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Design and construction are constantly evolving. To keep up with this evolution, architects are required to maintain a certain amount of continuing education each year. While this can sometimes feel like a burden, it does ensure we are up to date on improvements to building science and changes in building codes.

Most states require a minimum of 12 hours of continuing education each year for every licensed architect and many require more. As a result, most architecture firms build-in constant education to our everyday practice. This keeps architects up to date on new materials, changing codes, and better building performance. Unfortunately, this standard does not apply to the construction industry. In fact, only eleven states require continuing education, and the hourly requirement is half of what most architects are required to maintain.

So why does this matter? Despite the common belief that contractors simply follow the architect's plans, we routinely get pushback that “this is how we have always done it.” This thinking does not necessarily take into account changes in standards or regulations. For example, a recent project had an elevator contractor who insisted the elevator shaft needed to be mechanically vented by code. And yes, it was required by code at one point, but not since the adoption of the 2015 International Building Code (IBC) and we are currently using the 2018 IBC. If an architect were not involved in the project, the developer would have installed the mechanical system and money would have been unnecessarily wasted.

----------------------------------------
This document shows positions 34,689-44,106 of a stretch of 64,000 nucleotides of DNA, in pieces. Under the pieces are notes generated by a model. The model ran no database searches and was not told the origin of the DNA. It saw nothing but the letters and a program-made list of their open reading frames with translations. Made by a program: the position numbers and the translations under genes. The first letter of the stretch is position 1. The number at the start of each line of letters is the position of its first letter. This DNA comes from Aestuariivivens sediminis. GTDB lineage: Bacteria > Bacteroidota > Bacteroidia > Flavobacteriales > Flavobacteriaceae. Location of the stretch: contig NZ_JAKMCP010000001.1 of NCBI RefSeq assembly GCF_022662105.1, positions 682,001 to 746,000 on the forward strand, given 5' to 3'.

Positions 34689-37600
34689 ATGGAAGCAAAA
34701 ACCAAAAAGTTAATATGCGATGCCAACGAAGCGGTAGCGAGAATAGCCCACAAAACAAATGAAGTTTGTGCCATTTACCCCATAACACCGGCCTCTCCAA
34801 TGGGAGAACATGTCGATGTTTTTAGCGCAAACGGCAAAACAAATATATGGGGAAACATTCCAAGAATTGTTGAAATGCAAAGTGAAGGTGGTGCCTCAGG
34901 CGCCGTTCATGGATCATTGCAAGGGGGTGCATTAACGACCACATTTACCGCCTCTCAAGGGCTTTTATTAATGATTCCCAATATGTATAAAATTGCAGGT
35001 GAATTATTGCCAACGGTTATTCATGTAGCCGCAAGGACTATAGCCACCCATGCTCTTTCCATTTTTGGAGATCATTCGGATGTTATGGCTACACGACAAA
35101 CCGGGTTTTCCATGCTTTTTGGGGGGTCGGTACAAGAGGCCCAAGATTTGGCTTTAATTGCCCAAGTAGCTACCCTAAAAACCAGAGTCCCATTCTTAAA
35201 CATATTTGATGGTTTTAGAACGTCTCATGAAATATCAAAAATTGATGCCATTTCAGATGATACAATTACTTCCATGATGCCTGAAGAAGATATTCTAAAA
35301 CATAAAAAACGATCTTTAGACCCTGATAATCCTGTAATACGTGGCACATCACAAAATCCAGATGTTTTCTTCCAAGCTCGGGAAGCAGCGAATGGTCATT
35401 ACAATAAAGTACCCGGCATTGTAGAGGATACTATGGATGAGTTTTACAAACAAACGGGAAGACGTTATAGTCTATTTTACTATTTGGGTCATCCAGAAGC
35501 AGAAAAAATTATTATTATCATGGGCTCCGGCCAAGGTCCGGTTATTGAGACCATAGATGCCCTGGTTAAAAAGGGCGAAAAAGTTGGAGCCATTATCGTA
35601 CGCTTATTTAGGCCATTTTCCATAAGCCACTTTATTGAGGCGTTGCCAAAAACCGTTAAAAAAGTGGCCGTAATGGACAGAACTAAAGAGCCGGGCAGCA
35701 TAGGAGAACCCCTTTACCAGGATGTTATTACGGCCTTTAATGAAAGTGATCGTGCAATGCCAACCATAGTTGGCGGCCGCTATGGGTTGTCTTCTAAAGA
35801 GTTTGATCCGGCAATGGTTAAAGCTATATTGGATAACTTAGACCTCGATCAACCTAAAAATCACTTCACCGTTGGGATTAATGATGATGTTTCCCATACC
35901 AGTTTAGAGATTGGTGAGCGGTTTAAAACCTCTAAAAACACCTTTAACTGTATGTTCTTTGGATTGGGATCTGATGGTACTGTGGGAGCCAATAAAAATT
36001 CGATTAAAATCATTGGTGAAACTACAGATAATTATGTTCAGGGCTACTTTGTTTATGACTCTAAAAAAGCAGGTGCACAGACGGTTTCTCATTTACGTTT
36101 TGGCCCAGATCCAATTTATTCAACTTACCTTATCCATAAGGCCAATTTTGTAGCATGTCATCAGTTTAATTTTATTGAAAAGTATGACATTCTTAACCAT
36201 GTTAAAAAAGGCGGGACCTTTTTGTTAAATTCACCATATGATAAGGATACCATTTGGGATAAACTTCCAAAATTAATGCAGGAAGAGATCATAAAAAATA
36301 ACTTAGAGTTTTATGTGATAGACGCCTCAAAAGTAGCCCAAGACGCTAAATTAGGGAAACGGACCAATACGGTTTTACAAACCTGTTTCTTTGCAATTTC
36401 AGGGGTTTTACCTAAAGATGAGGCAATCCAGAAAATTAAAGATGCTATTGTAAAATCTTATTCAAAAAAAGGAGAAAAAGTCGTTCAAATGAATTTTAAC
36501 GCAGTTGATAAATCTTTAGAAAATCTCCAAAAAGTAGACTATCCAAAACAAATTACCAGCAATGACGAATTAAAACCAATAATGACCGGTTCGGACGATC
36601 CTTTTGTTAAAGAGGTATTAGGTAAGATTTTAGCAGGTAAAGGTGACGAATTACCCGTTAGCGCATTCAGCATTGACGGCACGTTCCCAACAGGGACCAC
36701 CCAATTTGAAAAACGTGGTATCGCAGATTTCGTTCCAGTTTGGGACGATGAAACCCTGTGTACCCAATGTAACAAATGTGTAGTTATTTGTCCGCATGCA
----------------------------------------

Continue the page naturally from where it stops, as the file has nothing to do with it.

There are lots of reasons for disconnects between architects and contractors, but the lack of continuing education is a leading factor. Many trades only require the business owner to be licensed, which means even if more continuing education were required, it would likely not trickle down to the people doing the actual work. As buildings get more complex, the construction community needs to start embracing more widespread education to keep up with the changes.

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